Islanders' contribution

A battery of the New Zealand field artillery in action on the Somme, in France. - Otago Witness, 17.7.1918.
A battery of the New Zealand field artillery in action on the Somme, in France. - Otago Witness, 17.7.1918.
There arrived in Sydney last week 25 Gilbert and Ellice Island policemen, who have volunteered for service at the front, and whose services have been accepted by the Imperial Government.

When this little company of men, who came from the ''uttermost part of the Empire''- the Gilbert and Ellice Islands colony - arrives at the front, it may be said that every part of the British Empire is helping in the glorious fight of right against German might.

The group of 26 islands, comprising the Gilbert and Ellice Island colony is 250 miles from Sydney. As soon as the natives of this group heard of the declaration of war by the British Government against Germany, thousands of the natives from all parts, made application to the Resident Commissioner to be allowed to go to the front.

This application was, on account of the cost of transportation, refused, and then the natives asked to be allowed to contribute to some of the empire's funds.

Permission being given, the natives gave over 10,000 to the Prince of Wales' Fund and Belgian Relief Fund, which was a truly magnificent donation from a population of about 30,000 people, whose only means of acquiring money was by selling copra.

Sickness causes truancy

The Truant Officer (Mr John E. Ryan) reported that for the month ended 11th inst. 16 notices had been served on parents for the irregular attendance of their children at school.

Two convictions were obtained at the Magistrate's Court, Tapanui. Owing to the unusual prevalence of contagious diseases - scarlet fever, diphtheria, mumps, etc., and tonsilitis, the general attendance was adversely affected. Many parents also fearing infection of their children had refrained from sending them to school.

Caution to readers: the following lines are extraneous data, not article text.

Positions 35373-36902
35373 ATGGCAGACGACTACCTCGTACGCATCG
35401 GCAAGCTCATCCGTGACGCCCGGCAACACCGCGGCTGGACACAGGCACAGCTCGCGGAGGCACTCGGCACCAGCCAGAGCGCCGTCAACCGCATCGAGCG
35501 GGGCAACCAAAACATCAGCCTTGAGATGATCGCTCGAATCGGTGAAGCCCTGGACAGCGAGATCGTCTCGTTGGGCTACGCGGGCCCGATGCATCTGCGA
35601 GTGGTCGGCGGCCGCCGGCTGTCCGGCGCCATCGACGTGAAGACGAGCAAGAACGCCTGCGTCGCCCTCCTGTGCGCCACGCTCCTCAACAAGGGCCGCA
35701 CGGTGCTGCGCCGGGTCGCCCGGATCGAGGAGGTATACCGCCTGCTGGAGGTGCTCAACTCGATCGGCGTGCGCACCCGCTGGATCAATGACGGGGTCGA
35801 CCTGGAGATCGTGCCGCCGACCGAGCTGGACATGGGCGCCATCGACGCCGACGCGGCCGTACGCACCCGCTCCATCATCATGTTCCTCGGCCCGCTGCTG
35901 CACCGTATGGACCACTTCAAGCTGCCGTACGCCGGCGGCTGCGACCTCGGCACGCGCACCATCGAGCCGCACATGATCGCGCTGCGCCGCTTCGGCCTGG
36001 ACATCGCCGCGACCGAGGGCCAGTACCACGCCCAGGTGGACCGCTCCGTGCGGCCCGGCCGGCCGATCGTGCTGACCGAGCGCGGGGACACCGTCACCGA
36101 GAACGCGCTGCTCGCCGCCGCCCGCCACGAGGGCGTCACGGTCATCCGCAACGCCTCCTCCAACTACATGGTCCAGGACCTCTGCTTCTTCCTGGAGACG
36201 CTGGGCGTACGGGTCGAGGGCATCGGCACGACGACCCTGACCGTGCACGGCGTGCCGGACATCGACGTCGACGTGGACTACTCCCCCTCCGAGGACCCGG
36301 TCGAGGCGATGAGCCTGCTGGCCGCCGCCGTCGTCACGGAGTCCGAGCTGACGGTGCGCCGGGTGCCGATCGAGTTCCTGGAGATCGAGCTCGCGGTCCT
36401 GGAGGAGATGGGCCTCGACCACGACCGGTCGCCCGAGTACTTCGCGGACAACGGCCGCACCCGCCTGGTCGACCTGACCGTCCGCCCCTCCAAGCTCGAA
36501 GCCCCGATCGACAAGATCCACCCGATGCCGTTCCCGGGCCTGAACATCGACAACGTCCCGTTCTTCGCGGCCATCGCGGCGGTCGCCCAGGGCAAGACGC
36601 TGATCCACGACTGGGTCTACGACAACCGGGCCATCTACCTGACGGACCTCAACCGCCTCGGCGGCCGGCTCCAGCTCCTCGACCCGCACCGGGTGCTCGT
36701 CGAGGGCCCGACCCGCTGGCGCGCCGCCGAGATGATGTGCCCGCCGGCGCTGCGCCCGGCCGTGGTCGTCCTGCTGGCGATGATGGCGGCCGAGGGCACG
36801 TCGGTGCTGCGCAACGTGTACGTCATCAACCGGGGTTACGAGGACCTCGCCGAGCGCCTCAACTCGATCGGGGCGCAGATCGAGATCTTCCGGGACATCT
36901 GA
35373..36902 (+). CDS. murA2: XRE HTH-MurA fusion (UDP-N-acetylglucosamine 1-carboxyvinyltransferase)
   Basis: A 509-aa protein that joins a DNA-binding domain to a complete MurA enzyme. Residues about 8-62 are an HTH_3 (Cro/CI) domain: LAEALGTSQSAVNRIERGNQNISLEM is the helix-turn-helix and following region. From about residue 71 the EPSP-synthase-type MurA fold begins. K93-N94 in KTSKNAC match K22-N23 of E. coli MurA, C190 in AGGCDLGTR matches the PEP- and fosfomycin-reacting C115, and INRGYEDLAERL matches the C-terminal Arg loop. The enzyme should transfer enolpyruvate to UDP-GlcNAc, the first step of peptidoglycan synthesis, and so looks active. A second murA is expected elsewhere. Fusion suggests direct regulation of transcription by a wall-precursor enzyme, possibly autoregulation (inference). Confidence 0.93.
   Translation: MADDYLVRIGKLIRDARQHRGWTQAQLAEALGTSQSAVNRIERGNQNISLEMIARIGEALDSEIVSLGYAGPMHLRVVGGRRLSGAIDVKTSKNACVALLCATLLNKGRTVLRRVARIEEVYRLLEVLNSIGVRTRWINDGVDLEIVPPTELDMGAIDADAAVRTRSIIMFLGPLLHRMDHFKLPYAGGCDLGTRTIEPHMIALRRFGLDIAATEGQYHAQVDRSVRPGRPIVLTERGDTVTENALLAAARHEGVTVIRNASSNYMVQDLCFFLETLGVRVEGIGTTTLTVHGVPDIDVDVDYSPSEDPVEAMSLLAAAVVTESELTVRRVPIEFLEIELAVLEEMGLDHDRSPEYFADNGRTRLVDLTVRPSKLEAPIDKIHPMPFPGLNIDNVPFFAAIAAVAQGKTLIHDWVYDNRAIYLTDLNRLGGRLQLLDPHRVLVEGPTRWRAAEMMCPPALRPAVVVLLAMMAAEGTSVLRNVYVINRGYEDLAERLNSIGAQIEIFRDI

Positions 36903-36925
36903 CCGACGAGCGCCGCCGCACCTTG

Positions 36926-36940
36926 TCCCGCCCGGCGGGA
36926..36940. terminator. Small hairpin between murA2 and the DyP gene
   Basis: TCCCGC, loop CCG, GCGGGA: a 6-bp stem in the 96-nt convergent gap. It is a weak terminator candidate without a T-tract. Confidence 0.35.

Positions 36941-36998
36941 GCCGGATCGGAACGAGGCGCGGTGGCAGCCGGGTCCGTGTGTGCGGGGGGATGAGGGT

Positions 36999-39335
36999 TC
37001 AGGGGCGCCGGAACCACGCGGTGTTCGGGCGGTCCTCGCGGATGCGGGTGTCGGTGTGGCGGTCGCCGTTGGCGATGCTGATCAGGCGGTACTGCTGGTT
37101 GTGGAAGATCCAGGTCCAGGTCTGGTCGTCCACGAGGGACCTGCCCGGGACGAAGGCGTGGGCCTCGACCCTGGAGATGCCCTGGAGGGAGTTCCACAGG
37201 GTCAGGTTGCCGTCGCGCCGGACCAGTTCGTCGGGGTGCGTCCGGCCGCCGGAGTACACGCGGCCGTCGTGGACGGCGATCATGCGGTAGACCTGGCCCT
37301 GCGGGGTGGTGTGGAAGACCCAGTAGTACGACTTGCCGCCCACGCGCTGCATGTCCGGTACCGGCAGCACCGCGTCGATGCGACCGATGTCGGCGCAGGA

Recovering from snow

Mr R.Young, the Mount Cook guide, who was one of the Lands and Public Works Department's party which left Christchurch last Friday for Lees Valley, returned on Wednesday. The party was successful in reaching Lees Valley, via the Blowhard track, and found the settlers and others all safe.

A thaw has set in, and snow slips are clearing the hills. It is feared that there will be heavy losses of stock. Under the north-westers and heavy rain the snow is disappearing in the back country at Geraldine, and latest accounts go to show that losses of stock will not be so heavy as feared.

From Mesopotamia, on the Upper Rangitata, it is reported that snow raking recovered practically all the sheep, those employed stating that they saw only four dead sheep. From Mount Peel, too, the reports are favourable.

Maori warriors

Amongst the Maori tribes of old there were no second Division Leagues.

''In regard to military duty,'' said Mr Elsdon Best, in a lecture at Wellington, ''every man was ready at a minute's notice to defend the commune. Let but the signal fire gleam on a far range, or the doleful booming of war trumpets resound through the forest, and every able-bodied man seized spear or patu, girded up his loins and, in single file, the group contingents swung out upon the war trail that leads to victory, or the broad way of Tane to the spirit world. Nor did the Second Division man stay to claim another 3s a day. He jumped right into it. And what is more. Mrs Second Division went along too. She went to cook the dinner. And you know what the dinner was.''

- ODT,19.7.1918.


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